James Cole Clay has been working as a film critic for the better part of a decade covering new releases, blu ray reviews and the occasional drive-in cult classic. His writing is dedicated to discovering social politics through diverse voices, primarily focusing on Women In Film and LGBTQ cinema.
James C. Clay // Film Critic
THE LAST BLACK MAN IN SAN FRANCISCO
The idea of holding onto an object, place, or purpose for so long it becomes you is beautiful and quite possibly toxic. The act of letting go can be a painful process that we may never get over. It is the loss of a loved one or the passage of time. This internal strife is why nostalgia can be such a powerful emotion. For Jimmy Fails and Joe Talbot, the writer/director (respectively) behind one of the year’s best films THE LAST BLACK MAN IN SAN FRANCISCO the love for your hometown can be blinding. Often funny, and philosophical this film takes a timeless approach to contemporary issues like gentrification, the changing of culture, and the friendships that last for a lifetime. While Talbot’s film, which was written by friend/collaborator Jimmie Fails, is deeply rooted in the Bay Area it is a story that’s universal to anybody who has had trouble leaving the past in the rearview.
So often you will hear film critics, or writers say “Oh, this was a love letter to New York City,” or something cheesy like “Los Angeles really was a character in the film,” as for THE LAST BLACK MAN IN SAN FRANCISCO this cliche’ is real and it’s what breathes life into this poetic story. Jimmy Fails (Fails) is a relaxed, and contemplative guy who appears to be in his early 30s and it’s not that he lacks motivation he is the type of human who stops to breathe life in and pay attention to the details.
He lives with his (more) eccentric friend Montgomery Allen (Jonathan Majors who should be a contender for an Academy Award this year), with Monty’s blind Grandfather (Danny Glover) in an old house in San Francisco. They share a room, share a skateboard, and spend their days doing upkeep on Jimmy’s grandfather’s historic home which is now being occupied by wealthy Caucasians.
Jimmy bases his entire identity on this historic home, which he claims his grandfather built in the 1940s right after WW2. It’s his temple, a place he wants to keep alive because it means the city he grew up in will stay the same, but things are changing and not for the better. The water is contaminated, people of color and being pushed out of their homes, and the loss of this home means the loss of everything he holds dear, besides his relationship with Monty who is one strange individual. They take a self-aggrandizing journey that’s epic in their minds, yet so small as far as the big picture is concerned. However, Fails’ writing and Talbot’s direction puts every piece of love in those details to give the story gravitas.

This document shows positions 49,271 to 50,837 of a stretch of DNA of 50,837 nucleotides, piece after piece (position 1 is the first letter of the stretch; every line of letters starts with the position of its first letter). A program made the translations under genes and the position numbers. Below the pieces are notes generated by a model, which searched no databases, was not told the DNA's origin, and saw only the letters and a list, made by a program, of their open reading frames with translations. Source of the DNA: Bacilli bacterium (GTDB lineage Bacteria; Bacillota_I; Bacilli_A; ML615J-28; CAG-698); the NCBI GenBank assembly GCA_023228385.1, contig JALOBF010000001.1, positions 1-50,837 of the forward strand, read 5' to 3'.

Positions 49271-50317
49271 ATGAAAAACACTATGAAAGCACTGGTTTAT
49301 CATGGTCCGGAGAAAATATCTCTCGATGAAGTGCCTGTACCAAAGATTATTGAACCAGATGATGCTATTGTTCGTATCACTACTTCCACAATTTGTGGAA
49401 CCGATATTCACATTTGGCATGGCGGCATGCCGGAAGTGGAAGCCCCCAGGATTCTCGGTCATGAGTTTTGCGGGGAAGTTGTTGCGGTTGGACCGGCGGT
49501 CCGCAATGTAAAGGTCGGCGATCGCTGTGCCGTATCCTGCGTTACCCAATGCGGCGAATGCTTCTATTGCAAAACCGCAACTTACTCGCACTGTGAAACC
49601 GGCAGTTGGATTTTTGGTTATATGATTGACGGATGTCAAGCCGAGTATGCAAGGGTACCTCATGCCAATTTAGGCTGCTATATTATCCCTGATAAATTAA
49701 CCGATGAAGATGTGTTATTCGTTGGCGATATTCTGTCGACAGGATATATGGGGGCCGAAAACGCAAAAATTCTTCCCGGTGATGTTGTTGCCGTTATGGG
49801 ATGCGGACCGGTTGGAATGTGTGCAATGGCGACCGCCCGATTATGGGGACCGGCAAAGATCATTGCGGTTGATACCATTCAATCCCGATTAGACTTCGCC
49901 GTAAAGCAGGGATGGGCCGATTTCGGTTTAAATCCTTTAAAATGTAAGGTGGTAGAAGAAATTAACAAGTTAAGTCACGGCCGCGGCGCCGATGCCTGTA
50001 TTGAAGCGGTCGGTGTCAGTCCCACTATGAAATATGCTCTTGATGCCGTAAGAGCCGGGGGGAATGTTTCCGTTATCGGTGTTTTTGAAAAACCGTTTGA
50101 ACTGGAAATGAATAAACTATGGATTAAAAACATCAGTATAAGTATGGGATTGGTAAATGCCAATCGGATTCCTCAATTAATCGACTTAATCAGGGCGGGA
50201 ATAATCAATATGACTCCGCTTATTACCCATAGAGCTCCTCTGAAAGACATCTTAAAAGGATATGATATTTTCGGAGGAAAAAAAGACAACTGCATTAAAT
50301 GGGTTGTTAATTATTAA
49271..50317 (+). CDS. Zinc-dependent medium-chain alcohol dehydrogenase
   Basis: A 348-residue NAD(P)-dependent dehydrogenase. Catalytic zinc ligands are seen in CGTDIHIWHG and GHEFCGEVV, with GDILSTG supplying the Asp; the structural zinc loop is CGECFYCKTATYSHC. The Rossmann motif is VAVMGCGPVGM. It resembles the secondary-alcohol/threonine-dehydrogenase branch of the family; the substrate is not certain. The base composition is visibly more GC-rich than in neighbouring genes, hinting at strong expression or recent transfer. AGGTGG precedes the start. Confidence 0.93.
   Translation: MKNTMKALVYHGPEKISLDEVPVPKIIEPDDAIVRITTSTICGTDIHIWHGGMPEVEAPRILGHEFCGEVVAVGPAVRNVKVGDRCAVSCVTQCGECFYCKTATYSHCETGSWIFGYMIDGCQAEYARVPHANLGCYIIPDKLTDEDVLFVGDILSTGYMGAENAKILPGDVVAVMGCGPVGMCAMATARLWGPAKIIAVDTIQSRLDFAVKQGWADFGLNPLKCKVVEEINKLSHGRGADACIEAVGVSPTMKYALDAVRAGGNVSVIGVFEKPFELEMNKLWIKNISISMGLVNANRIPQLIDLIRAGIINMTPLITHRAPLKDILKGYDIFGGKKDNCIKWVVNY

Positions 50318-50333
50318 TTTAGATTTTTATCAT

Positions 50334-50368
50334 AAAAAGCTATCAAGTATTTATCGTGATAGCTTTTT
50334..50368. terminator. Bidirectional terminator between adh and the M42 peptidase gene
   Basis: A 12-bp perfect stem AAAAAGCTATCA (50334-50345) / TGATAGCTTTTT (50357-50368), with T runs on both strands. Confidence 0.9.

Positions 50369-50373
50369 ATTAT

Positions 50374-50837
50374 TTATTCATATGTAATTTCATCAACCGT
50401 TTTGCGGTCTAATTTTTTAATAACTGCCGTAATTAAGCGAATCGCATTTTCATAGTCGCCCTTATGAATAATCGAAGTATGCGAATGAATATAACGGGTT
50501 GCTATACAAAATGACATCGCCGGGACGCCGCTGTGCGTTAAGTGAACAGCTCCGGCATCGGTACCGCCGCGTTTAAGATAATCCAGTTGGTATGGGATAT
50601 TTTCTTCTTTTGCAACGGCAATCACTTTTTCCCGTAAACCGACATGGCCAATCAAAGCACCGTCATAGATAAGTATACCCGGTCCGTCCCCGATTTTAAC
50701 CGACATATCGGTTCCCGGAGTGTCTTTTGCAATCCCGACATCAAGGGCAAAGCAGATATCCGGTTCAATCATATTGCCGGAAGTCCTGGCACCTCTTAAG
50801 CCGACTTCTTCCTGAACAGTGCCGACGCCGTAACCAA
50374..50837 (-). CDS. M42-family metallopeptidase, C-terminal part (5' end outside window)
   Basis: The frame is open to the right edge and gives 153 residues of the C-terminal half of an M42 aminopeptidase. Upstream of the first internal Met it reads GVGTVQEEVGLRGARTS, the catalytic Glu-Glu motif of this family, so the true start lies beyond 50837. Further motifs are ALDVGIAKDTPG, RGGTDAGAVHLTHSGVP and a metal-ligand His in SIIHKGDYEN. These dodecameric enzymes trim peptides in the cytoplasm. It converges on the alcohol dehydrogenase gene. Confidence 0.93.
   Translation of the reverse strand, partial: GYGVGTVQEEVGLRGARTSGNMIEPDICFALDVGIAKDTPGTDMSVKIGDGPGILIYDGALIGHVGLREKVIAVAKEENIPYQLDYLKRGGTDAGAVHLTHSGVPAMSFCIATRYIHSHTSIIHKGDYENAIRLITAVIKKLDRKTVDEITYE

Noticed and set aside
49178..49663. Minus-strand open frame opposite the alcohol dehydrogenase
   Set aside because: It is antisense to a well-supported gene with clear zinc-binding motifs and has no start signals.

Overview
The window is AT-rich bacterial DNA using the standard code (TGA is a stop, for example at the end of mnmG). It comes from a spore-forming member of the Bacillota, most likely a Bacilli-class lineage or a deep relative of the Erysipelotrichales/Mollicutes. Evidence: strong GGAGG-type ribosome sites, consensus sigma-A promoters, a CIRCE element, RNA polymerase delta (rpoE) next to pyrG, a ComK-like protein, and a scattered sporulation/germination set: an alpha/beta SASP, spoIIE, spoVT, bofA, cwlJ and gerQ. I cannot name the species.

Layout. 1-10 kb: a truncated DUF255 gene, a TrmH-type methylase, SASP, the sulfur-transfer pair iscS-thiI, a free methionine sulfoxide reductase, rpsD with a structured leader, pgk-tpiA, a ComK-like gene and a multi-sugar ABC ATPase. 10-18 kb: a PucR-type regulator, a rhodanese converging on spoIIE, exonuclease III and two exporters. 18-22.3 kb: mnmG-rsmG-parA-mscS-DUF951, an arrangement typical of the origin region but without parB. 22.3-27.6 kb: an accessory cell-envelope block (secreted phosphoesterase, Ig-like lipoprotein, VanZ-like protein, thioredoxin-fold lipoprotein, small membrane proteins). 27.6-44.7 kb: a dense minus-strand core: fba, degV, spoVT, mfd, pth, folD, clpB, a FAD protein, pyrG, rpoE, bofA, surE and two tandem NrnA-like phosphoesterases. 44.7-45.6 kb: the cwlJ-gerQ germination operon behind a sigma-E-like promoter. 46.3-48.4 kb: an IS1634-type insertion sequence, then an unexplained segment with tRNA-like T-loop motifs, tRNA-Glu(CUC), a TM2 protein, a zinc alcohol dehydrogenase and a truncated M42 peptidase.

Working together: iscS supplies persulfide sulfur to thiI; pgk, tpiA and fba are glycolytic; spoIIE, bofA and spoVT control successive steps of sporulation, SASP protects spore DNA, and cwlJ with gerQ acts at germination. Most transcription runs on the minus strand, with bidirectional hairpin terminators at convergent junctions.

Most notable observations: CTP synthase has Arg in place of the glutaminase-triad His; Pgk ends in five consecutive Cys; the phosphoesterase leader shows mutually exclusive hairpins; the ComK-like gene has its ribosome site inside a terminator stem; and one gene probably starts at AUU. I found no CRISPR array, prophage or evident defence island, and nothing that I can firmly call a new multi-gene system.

While this is fundamentally Jimmy’s story, Monty plays a massive part in the trajectory of the narrative. He’s been writing a play based off one of the shit talking dudes named Kofi (Jamal Truelove) who hangs out on the block next to their house. He’s a perfect sidekick who guides Jimmy on their path as they get the chance to start squatting in Jimmy’s old family home. They use the dynamic of these men to discuss the performative nature of masculinity and the many forms of masculinity that are toxic and healthy.
The film is inspired by a poetic style that always has humor sprinkled in its script that relies on emotions that we hide deep to carry Jimmy’s story to its heartbreaking, yet liberating conclusion. Along the way, Talbot adopts many different inspirations from Spike Lee’s double dolly shots, to Wes Anderson’s symmetry, to Barry Jenkins’ signature close-ups. Talbot’s film feels like a unique aesthetic that’s a hip, vibrant, and retro feel all rolled into one meditative package.
The film does not rely on a plot to get us to our destination; it’s a film based in character as it takes us around a city quickly losing its former identity to make way for a new, less recognizable one. What once was a place rooted in 1960s counterculture and was a hub for the LGBTQ population to thrive has now become a bougie city where you are more than likely to find a 6 figure earning computer programmer than an activist. The film never aims to satirize or mock the startup culture that has overrun the city. The film takes a more melancholy approach to a forgotten time, anchored by Fails’ relaxed and assured delivery that often has him monologuing about the past.
THE LAST BLACK MAN IN SAN FRANCISCO is an impressive debut from Talbot and Fails that oozes with love and emotion. Commenting on the world today by looking at the past is an illuminating experience for any filmgoer that is soundtracked by Emily Mosseri and Michael Marshall’s classical score. Films with a voice as powerful as this are tricky to articulate, but if there’s one thing we can all relate to: West Coasters, or not, killing the past is one of the more painful things we all have to do.